On the day Nebraska senators debated whether state law should require that students take the 100-question civics portion of the U.S. citizenship test, a group of Lincoln North Star students sat on the sidelines and listened.

Most have come to America within the past few years from Iraq and Mexico, Honduras and Vietnam, English language learners who on Thursday moved their civics lesson from the classroom to the state Capitol, a place many had never been.

They were there as part of Capitol Experience Day, a Civic Nebraska program that exposes middle school and high school students to the different branches of state government and gives them a glimpse of how it works.

About three years ago, Lincoln Public Schools made changes so that students with low to intermediate English language skills could begin taking civics courses, said Anne Hubbell, an instructional ELL coach with the district.

That meant students like those at the Capitol on Thursday could begin to learn civics earlier, rather than waiting until more advanced language classes.

Many of the district’s ELL classes have visited the Capitol as part of the Civic Nebraska program over the past three years, Hubbell said, and in the past two weeks, about 80 ELL students from Lincoln High, 24 from Lincoln Northeast and the 35 from North Star saw state government in action.

On Thursday, the North Star students met with a Nebraska Supreme Court justice in his chambers. They took the small Capitol elevator to the 14th floor to look out over the city that has become their own. They had lunch, learned about the history of the Legislature and talked with Lincoln Sen. Matt Hansen.

They watched senators debate a bill (LB1069) that would update the Americanism law and require students to take a portion of the citizenship test after Sen. Lydia Brasch convinced her fellow lawmakers to pull it from committee.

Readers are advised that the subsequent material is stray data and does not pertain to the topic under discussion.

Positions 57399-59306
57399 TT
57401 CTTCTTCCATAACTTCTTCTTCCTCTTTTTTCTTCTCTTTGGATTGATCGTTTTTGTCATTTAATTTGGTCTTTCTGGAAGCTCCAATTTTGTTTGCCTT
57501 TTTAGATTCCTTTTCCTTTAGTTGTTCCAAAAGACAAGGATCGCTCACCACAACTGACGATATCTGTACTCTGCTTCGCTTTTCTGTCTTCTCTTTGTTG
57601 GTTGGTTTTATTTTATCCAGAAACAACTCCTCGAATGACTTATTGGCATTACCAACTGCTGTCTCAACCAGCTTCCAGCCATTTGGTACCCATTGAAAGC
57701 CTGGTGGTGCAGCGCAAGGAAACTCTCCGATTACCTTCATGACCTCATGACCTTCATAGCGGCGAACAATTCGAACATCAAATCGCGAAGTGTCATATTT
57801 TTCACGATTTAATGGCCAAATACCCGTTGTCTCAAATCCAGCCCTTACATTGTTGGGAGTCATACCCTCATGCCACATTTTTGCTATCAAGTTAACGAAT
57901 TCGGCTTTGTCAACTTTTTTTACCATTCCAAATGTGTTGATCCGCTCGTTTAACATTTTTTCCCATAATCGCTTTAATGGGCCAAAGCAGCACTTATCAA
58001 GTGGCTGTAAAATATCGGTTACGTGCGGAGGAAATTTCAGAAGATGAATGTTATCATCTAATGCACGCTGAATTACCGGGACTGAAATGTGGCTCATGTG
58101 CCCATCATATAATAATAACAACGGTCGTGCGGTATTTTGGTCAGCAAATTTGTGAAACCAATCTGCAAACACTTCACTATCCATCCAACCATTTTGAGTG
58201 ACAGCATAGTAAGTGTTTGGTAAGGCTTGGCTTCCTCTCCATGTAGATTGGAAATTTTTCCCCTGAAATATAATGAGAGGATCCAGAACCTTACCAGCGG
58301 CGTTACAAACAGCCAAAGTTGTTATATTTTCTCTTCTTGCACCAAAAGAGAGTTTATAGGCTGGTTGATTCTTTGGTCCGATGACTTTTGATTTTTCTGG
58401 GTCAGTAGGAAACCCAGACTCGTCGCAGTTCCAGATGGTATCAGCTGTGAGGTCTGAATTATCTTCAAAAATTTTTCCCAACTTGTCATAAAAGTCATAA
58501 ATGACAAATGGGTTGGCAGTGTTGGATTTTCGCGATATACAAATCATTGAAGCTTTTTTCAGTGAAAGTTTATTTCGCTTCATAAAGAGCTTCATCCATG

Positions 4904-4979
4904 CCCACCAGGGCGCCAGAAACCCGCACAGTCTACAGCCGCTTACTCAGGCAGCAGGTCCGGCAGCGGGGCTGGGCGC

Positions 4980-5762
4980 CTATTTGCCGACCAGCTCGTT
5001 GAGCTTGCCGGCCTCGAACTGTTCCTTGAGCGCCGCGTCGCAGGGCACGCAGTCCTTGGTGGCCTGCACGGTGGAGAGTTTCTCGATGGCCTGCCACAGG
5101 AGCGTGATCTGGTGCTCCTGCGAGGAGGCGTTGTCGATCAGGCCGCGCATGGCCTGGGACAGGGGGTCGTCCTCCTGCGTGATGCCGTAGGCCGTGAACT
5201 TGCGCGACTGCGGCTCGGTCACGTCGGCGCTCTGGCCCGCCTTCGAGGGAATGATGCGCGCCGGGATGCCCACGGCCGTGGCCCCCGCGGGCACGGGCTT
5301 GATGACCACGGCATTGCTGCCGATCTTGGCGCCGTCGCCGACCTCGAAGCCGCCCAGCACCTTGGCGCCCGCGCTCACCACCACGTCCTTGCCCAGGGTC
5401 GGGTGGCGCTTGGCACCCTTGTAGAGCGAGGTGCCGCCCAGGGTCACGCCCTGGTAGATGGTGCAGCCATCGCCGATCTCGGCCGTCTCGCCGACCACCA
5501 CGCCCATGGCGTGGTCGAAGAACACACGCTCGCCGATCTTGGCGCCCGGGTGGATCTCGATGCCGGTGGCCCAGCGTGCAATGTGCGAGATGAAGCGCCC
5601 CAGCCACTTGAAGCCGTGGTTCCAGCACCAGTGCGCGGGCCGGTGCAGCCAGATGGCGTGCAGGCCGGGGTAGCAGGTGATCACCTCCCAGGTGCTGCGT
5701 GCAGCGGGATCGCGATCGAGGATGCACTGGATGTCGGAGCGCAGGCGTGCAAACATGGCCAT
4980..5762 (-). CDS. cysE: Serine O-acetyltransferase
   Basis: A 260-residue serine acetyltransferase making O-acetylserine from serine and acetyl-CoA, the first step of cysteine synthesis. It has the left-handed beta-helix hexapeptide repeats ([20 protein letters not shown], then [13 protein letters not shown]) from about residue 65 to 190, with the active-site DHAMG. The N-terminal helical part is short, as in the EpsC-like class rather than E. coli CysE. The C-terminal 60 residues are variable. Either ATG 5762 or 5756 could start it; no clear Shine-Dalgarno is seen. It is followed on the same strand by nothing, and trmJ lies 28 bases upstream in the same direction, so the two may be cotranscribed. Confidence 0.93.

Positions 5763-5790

During their own “committee hearing” on the bill, students took on the role of senators who listened as their classmates “testified” for and against it.

They’d talked about the issue in class and had been able to choose whether they wanted to support or oppose it in the mock hearing, said Myra Popenfoose, their teacher.

Some of the students-turned-senators liked that the law would help students know more about how their government works, but others worried another test would be too much, especially when they're also trying to learn English.

Some of those students will be taking the U.S. Citizenship and Immigration Services test one day, said their teacher, and saw a school test as a good way to practice. And in the end, they voted to advance it.

Randa Khodida, a senior who came to Lincoln from Iraq four years ago, said she was impressed with how civil senators are during debate. 

Mohammad Barakat, a senior born in Iraq who came to the United States from Jordan two years ago, noticed the same thing. And he was impressed that in a courtroom both sides get a chance to speak.

Khodida -- who plans to go to college and become a businesswoman -- listened intently as Justice William Cassel told them how he became a Supreme Court justice, how accomplishing something like that depends on how hard one works.

“It was a good day to get information about how American government goes,” she said.

Reach the writer at 402-473-7226 or mreist@journalstar.com.

On Twitter @LJSreist.


Education reporter

Margaret Reist is a Lincoln native, the mom of three high school graduates now navigating college and an education junkie who covers students, teachers and policymakers inside and outside the K-12 classroom.

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